for considerably more use of test scores than simply rank ordering of examinees
on their abilities or determining whether they have met a particular achievement
level or standard. Diagnostic information is becoming increasingly important
to users of test scores. *Inappropriateness measurement,* developed by
M. Levine and F. Drasgow (see, for example, Drasgow, Levine, & McLaughlin,
1987), which utilizes IRT models, provides a framework for identifying aberrant
responses of examinees and special groups of examinees on individual and groups
of items. Such information can be helpful in successful diagnostic work. More
use of IRT models in providing diagnostic information can be anticipated in
the coming years.

*Conclusions*

There has been a considerable amount of debate in the measurement literature about the merits of various IRT models, estimation procedures and designs, and the specific steps for equating tests, identifying DIF, and constructing tests. There are even researchers who have some serious reservations about the whole IRT direction in measurement (see, for example, Hoover, 1992).

In 1994, it is nonsensical to argue that the Rasch model (and
its extensions) are the *only* models providing a sound technical basis
for constructing tests and evaluating test scores. The testing field has many
outstanding examples of successful applications of multi-parameter IRT models.
And, technical advances on many fronts (see, for example, Suen & Lee, 1992)
will make future applications even more successful. The argument in this paper
is that there is room for many IRT models, but only models which fit data, and
have parameters which can be estimated well will be of interest. One important
example of model fit was presented earlier in the paper and the results were
poor for the one-parameter model. But, our point was not to reject the Rasch
model for every application. Our only purpose was to highlight the need for,
and the acceptability of, other models. In fact, we laud the excellent work
of many one-parameter model researchers and acknowledge the role their research
has played in the technical foundations of IRT. We note, too, in passing, that
many of the improvements in the Rasch model methods and procedures have been
due to constructive suggestions from IRT researchers not exclusively interested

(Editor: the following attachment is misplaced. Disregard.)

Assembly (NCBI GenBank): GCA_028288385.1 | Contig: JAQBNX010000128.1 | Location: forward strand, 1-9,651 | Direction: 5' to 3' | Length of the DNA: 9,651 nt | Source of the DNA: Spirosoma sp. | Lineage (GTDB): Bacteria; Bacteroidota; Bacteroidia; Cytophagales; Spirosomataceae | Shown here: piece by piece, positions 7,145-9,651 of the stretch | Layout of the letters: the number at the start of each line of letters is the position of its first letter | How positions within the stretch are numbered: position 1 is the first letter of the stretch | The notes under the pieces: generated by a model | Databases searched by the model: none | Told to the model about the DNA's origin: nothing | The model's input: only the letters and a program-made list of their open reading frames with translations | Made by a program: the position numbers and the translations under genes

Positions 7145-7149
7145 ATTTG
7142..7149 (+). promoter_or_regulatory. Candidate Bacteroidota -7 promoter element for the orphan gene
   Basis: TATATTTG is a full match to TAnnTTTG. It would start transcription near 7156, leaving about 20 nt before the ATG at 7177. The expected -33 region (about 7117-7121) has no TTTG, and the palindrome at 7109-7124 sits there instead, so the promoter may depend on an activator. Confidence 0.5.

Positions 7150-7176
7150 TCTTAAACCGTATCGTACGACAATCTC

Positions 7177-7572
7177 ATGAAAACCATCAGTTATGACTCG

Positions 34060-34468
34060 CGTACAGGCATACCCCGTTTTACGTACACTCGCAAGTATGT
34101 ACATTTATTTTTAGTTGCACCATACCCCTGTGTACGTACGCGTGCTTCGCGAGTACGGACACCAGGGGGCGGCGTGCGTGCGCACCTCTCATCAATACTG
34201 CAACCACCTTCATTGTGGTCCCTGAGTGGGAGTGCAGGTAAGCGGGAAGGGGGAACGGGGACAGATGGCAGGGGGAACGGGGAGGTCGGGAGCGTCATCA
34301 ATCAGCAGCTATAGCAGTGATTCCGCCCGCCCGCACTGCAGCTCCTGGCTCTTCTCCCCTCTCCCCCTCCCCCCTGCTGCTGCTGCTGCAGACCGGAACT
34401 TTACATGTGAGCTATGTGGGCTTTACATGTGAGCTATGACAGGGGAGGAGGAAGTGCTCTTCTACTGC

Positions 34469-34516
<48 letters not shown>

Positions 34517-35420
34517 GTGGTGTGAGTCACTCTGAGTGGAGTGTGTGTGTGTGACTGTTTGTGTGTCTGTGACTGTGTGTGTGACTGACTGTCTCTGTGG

in the Rasch model. These are constructive actions on the part of many researchers
to make IRT models more useful in practice.

In a way, the long-standing debate between one-parameter and there-parameter model advocates has been counter-productive. There is a need for both psychometric models. In fact, there is substantial evidence to suggest that both models have been used very successfully in many types of testing applications. On the negative side, the focus of attention on the one- and three-parameter logistic models has meant that there is less familiarity on the part of practitioners with many new promising directions for psychometric model-building. Goldstein and Wood (1989), Garcia-Perez and Frary (1991), Mellenbergh (1994), and McDonald (1982, 1989) have all suggested new models or classes of models and, of course, extensions of logistic models to handle polychotomous as well as multi-dimensional data are well under way (see, for example, Embretson, in press; Fischer&Seliger, in press Reckase, in press).

The main points of this paper are that both the Rasch model and the more general (i.e., multi-parameter) logistic models have important roles to play in the field of testing. But model fit is essential, and it is far better to find models that fit the test data than to discard data simply, to fit the Rasch model. Educational and psychological testing practices are changing. New item formats and scoring schema are being introduced to measure higher-order thinking skills. These new measures should not be narrowed to enable a simple (or even extended) Rasch model to fit the resulting data, Curriculum specialists would be rightly shocked. At the same time, to argue that variations in item discrimination is really «multidimensionality» in the test data and should be handled by multidimensional Rasch models is to disregard 80 years of measurement experience. To advocate the use of multidimensional IRT models that are still in their early developmental stage seems highly inappropriate and fans to recognize the success of unidimensional multi-parameter models in fitting educational and psychological data.

**NOTAS**

^{1 }Paper presented at the meeting of NCME, San Francisco.
1992.

^{2} Laboratory of Psychometric and Evaluative Research
Report No. 235. Amherst. MA: University of Massachusetts, School of Education.

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*Accepted: June, 30, 1994*